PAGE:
WHAT WORKED ON Plants and Animals' 2008 debut Parc Avenue—a branching, organic, groovy, and at times profoundly stirring rock record—proved hard to duplicate. No longer did the Montreal trio have endless reserves of time and space in which to tinker and explore. They took on fans, tours, a label, and managers. Music became their job.
"Expectations are a whole other kettle of fish," says drummer Matthew "Woody" Woodley. "I guess that's why so many bands suffer the dreaded sophomore slump."
Despite their then-newfound working parameters, Plants and Animals approached 2010's La La Land much the same way they did Parc Avenue, entering the studio without songs and piecing them together on tape. With some hindsight, Woodley recognizes there were pressures. But, he says, "I don't think we thought about it at the time."
For their third LP, The End of That, Plants and Animals upended the old model. "One of the motivations was to be able to [record] the songs live," Woodley says. "There is magic in the first couple of takes that you can't really get if you're doing it over and over again, even if you get the parts right. There's just something in the feel."
So last spring, with songs in hand, the trio headed to a studio on the outskirts of Paris. They weren't looking for isolation or inspiration in some exotic new place. "It wasn't so much going to France," Woodley says, noting that all three band members speak French at home in Montreal. "It wasn't the moment in the country and the culture as much as it was this amazing house, 20 minutes out of Paris, kind of in the countryside.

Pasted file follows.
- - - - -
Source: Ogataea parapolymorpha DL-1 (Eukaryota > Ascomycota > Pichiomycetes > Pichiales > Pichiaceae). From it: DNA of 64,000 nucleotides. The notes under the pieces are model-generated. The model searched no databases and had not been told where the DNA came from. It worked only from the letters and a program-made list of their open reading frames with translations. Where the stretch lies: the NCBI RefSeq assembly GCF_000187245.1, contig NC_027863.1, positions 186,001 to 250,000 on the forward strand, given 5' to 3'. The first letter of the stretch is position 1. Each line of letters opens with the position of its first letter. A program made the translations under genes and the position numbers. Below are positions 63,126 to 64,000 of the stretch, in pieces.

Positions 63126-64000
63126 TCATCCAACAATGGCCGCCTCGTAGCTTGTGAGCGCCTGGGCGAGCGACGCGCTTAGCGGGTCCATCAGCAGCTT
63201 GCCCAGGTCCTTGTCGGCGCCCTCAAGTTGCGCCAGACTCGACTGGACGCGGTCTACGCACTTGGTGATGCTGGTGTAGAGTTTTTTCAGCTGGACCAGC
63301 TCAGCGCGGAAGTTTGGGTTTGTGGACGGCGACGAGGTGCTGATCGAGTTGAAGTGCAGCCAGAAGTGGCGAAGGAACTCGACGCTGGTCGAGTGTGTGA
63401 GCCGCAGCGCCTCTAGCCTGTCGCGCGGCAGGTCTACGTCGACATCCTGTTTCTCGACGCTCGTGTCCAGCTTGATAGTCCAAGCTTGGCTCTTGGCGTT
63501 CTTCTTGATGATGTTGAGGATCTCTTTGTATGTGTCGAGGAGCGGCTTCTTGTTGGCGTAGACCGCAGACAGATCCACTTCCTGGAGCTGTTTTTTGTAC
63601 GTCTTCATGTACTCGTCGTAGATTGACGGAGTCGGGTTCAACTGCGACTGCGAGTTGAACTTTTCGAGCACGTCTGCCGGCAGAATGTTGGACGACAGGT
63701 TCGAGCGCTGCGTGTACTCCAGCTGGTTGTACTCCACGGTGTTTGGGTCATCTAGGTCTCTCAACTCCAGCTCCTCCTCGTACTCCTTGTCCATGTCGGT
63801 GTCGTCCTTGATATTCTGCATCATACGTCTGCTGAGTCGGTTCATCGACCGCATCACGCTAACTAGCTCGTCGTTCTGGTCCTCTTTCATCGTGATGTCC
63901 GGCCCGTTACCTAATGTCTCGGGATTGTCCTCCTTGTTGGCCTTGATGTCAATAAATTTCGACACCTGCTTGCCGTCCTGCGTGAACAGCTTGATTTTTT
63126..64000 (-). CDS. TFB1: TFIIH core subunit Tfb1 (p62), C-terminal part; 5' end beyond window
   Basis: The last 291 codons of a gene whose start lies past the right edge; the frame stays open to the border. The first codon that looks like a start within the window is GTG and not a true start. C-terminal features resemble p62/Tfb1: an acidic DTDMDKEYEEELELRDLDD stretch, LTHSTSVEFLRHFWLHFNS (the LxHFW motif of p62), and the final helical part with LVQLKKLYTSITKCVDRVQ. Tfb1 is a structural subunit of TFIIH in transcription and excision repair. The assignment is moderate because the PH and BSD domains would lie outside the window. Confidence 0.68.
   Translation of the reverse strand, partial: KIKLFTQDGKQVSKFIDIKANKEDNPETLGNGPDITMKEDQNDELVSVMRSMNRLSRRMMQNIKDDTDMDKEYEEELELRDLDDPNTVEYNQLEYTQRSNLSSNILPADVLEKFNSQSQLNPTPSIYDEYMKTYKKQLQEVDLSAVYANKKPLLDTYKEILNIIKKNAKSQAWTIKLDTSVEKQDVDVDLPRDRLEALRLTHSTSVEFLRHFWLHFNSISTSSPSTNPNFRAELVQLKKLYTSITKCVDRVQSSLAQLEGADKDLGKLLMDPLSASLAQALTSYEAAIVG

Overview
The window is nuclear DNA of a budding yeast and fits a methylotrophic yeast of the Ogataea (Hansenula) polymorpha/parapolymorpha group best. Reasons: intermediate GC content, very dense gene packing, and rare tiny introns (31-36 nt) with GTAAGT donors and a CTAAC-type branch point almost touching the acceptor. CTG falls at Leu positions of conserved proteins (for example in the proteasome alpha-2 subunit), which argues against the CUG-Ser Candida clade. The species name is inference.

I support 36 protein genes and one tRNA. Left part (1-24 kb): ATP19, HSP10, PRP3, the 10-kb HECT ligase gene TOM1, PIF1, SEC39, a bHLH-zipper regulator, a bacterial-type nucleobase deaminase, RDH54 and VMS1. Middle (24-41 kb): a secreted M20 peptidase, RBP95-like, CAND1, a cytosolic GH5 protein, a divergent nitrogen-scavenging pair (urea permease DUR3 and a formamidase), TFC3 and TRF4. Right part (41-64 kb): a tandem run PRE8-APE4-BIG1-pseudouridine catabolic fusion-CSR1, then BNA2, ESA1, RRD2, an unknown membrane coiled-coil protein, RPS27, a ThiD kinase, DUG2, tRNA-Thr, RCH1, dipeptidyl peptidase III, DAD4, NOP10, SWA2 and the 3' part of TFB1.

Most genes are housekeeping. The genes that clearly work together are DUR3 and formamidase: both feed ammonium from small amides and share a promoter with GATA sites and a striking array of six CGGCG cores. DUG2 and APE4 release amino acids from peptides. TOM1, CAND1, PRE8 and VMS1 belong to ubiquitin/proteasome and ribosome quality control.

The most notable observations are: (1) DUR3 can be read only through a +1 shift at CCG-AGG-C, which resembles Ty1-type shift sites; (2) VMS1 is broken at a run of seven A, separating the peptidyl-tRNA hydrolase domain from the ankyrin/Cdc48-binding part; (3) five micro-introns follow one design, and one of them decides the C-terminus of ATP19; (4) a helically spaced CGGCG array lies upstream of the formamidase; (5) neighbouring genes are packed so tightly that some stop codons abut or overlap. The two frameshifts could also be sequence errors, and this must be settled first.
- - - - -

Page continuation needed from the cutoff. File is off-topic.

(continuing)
"Up on the main floor," Woodley continues, "there's a couple of grandiose living rooms you can record in with the doors open and the birds chirping outside, and this old wooden staircase that goes up to the other two floors, where you can put mics for the most amazing reverb anywhere."
Their third LP The End of That reflects those bright, open spaces. The arrangements run from Stones-y vamps to lush, explorative classic rock. It is catchy and electric, delivered with a crisp, shimmering clarity.
Whether most listeners will be able to really dig in, however, will hinge on their relationship with singer Warren Spicer, who finds himself at the very front of the mix. Spicer doesn't so much play for spotlight as appear naked beneath it. Everything is bared. The diary is open, and none of the lines have been crossed out.
At times, Spicer is incisive as he wrestles with the looming shadows of adulthood and modern life. In the title track, he perfectly encapsulates the aimless condition of Western hipsters: "Coping with a life of luxuries, focus on my defeats." But over the course of the very same song Spicer drops a number of bumbling metaphors and clunky platitudes that jolt me stupid.
In person, the band's virtuosity should outweigh these lyrical pratfalls. They can really play. (They also recently added a bass player to better re-create the record's fullness.) But Plants and Animals may be a band whose multiple visions sometimes conflict. The End of That has such a pristine sound and a familiar, accessible mélange of rock tropes it's not hard to imagine them crossing over to a Starbucks playlist. Then again, unvarnished and heavy truths pop off alongside these sunnier tracks; when everything lines up, as it does on "Lightshow," the band can bite.
"We didn't want to make something that was too dark," says Woodley. "I wanted music that had a little more of a smile or sun around it. I think it does, despite the darker subject matter. I think everything comes with kind of a wink and a grain of salt."